Arthur W. ‘Nick’ Arundel
On the eve of yet another honor in a long list of local, state, national and international acclaims, former Rappahannock News publisher Arthur W. “Nick” Arundel died at his beloved Merry Oak Farm near The Plains, on Tuesday (Feb. 8). He was 83, and was to be named the Outstanding Virginian of 2011 by the Virginia General Assembly.
The son of Russell M. Arundel, a Pepsi-Cola executive and fox hunting enthusiast who once served as the chairman of the National Steeplechase and Hunt Association, and Marjorie Arundel, a renowned conservationist, Mr. Arundel took inspiration from both sides of the family.
He played polo and raced steeplechase horses, was an avid rider and fox hunter and founded Great Meadow Field Events Center.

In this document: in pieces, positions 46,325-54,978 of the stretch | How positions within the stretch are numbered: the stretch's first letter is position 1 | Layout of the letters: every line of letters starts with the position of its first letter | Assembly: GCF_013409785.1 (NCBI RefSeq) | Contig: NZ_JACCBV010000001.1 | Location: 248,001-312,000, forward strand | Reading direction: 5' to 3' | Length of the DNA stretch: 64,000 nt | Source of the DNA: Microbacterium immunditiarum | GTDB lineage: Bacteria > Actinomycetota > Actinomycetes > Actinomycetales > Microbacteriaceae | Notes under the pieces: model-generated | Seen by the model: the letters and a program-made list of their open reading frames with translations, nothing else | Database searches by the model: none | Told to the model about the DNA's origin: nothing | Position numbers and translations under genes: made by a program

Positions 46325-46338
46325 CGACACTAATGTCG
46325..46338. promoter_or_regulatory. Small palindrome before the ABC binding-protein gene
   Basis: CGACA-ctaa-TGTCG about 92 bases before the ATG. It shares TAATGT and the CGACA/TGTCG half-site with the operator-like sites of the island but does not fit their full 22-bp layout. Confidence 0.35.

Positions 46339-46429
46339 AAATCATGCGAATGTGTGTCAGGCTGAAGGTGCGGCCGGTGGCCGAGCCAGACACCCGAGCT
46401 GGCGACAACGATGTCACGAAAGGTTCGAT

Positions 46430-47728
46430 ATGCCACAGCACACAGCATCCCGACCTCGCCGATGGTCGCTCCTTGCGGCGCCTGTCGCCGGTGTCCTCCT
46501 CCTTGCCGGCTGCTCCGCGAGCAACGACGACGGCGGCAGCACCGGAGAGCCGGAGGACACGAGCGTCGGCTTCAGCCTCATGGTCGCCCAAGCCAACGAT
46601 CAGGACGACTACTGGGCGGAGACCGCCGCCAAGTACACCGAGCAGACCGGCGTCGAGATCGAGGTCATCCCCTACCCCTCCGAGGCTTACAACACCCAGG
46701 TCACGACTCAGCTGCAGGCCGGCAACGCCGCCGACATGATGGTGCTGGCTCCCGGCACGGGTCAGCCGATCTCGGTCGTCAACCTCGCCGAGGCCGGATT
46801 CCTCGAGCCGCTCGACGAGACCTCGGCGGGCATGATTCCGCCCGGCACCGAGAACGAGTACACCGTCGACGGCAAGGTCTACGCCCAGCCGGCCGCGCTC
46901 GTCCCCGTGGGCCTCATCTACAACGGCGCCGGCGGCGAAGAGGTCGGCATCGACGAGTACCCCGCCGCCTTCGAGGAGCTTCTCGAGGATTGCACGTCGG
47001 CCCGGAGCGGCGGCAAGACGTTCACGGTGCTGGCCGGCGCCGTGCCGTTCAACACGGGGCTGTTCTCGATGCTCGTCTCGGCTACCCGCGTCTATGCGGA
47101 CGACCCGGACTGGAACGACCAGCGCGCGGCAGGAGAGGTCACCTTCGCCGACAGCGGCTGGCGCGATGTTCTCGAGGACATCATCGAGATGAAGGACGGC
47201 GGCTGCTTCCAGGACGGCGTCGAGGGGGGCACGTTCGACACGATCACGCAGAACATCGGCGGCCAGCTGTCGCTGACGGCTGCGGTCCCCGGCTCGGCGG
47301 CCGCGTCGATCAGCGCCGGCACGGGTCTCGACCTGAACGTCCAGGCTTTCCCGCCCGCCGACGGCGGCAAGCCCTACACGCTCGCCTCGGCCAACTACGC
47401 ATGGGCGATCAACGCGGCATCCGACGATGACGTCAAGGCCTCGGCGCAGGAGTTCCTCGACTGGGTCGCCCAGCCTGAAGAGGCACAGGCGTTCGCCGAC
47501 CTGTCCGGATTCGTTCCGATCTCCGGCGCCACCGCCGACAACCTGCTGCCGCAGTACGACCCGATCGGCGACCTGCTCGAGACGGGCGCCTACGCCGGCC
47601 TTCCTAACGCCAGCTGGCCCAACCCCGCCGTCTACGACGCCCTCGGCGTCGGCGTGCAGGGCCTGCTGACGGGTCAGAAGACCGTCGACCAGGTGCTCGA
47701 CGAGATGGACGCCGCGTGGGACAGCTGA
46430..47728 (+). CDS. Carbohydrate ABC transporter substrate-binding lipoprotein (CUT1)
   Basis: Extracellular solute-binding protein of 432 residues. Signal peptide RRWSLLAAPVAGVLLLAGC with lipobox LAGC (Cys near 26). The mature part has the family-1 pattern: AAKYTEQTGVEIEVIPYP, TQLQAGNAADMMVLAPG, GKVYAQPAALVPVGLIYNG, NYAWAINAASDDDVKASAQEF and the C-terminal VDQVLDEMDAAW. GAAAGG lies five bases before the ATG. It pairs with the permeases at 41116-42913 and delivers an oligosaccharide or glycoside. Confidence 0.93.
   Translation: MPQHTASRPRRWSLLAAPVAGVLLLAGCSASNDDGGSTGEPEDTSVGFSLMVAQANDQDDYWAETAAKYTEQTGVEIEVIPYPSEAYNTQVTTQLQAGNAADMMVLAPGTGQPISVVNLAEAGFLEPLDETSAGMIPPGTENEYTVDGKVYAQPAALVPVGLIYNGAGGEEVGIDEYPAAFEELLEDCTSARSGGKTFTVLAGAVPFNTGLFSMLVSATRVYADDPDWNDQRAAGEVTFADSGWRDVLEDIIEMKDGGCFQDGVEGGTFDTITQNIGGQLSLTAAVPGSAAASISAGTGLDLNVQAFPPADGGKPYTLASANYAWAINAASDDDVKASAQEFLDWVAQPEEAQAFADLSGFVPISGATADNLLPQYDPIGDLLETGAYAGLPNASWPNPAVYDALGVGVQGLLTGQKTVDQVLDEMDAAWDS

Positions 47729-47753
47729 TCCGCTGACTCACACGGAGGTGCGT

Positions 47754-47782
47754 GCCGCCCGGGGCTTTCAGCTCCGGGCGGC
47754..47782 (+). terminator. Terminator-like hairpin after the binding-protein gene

Mr. Arundel raced Sugar Bee, the only Virginia-bred horse to win both the Maryland Hunt Cup and the Virginia Gold Cup at Great Meadow. In his career, Sugar Bee earned Timber Horse of the Year and NSHA Horse of the Year honors.
Mr. Arundel also was an early enthusiast and a lifelong energetic supporter of land conservation programs, helping launch and nurture conservation easement programs that have done so much to preserve open space, agriculture and forestry in the northern Piedmont.
Wildcat Mountain, site of Merry Oak Farm, was one of the first large tracts of land to be put in conservation easement in Fauquier County. Altogether, the Arundel family has put more than 5,000 acres under conservation easement.
Great Meadow, perhaps, is the Fauquier County crown jewel that perfectly aligns Mr. Arundel’s interest in equestrian sport and land conservation. The 540-acre tract had been destined for houses on one-acre lots when Mr. Arundel purchased the boggy, low-lying property.